President Obama today rebuffed criticisms that he has been weak on Iran, accusing the Republicans vying to challenge him in the fall of "beating the drums of war" amid rising concerns about the prospect of Iran developing a nuclear weapon.
"What's said on the campaign trail, you know, those folks don't have a lot of responsibilities," the president said at his first White House news conference of the year. "They're not commander in chief."
The president warned that critics of his Iran policy, "folks who have a lot of bluster and a lot of big talk," are neglecting the true costs of war.
"This is not a game. And there's nothing casual about it," the president said. "We don't play politics with it. When we have in the past, when we haven't thought it through and it gets wrapped up in politics, we make mistakes."
Republican presidential frontrunner Mitt Romney has accused the Obama administration of having "dawdled" with sanctions against Iran.
"As president, I will be ready to engage in diplomacy. But I will be just as ready to engage our military might. Israel will know that America stands at its side, in all conditions and in all consequence," Romney told the American Israel Public Affairs Committee Policy Conference today.
The president portrayed such remarks as dangerous political posturing.
"I think there's no doubt that those who are suggesting or proposing or beating the drums of war should explain clearly to the American people what they think the costs and benefits would be. I'm not one of those people," he said.
The "Super Tuesday" news conference gave the president a chance to divert attention away from the Republican presidential candidates, who are facing off in 10 contests today.
When asked to respond to Romney's accusations about his foreign policy, Obama simply wished Romney "good luck tonight."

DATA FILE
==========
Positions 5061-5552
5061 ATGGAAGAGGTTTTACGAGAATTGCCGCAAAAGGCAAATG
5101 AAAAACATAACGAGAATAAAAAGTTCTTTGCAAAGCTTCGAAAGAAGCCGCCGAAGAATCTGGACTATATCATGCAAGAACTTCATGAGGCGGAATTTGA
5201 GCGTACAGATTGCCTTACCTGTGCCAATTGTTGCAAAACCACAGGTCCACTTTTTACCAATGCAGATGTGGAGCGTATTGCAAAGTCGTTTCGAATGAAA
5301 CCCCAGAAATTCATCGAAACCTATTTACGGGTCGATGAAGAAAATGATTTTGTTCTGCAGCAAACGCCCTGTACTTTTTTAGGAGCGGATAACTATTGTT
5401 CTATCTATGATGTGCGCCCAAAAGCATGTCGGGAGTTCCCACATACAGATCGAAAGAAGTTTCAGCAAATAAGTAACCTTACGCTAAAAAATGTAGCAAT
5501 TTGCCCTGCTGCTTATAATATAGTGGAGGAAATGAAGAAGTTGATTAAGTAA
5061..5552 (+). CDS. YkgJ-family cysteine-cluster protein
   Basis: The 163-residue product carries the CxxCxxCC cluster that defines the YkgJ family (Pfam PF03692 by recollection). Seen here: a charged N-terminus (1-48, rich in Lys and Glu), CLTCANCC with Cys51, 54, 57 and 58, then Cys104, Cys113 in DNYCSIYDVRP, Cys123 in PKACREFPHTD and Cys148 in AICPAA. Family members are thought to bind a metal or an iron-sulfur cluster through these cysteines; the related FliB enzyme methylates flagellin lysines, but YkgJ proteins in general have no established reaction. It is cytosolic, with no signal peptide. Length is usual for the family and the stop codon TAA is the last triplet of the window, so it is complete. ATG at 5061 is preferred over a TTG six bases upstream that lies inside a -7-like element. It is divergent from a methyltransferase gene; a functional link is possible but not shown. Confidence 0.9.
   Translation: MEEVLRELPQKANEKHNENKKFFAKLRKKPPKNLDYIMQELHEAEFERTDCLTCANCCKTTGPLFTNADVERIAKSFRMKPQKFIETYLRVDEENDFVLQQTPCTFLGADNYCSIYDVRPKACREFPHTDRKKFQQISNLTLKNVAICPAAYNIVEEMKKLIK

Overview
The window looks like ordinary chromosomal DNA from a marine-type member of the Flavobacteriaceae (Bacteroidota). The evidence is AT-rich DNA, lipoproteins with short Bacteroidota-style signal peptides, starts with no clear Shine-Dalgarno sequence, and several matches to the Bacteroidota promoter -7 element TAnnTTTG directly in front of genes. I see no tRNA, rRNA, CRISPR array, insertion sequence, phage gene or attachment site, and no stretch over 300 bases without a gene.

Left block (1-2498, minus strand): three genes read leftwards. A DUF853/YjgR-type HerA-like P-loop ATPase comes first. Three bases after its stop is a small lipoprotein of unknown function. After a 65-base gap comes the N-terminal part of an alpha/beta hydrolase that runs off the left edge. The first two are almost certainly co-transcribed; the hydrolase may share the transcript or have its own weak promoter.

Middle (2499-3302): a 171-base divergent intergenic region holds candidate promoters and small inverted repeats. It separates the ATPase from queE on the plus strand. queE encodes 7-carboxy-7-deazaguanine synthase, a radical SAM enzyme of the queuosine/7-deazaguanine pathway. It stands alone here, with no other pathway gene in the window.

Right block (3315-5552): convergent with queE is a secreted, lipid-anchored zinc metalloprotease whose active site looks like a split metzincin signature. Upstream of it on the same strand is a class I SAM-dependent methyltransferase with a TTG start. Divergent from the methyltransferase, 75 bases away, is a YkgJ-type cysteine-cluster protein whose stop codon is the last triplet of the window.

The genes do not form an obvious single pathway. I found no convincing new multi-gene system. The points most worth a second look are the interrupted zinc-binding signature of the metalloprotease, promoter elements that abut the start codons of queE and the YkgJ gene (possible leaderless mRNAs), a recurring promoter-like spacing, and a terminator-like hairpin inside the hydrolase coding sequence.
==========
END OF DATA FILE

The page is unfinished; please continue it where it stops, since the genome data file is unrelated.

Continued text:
"No, really?" one reporter asked.
"Really," Obama responded, to laughter from the White House press corps.
The president continued to argue that, when it comes to preventing Iran from obtaining a nuclear weapon, there is still a "window of opportunity" for diplomatic and economic pressures to work.
Notably absent from the president's remarks, however, were his recent calls for all options, including military action, to be on the table.
Obama's continued push for diplomacy comes as the Israelis have asked the White House to more starkly threaten military action against Iran if it continues to violate its international agreements to refrain from building a nuclear weapon.
Obama assured Israeli Prime Minister Benjamin Netanyahu Monday that "the United States will always have Israel's back when it comes to Israel's security." The president said today he was simply restating his "consistent position that the security of Israel is something I deeply care about."
"It was not a military doctrine that we were laying out for any particular military action," Obama said.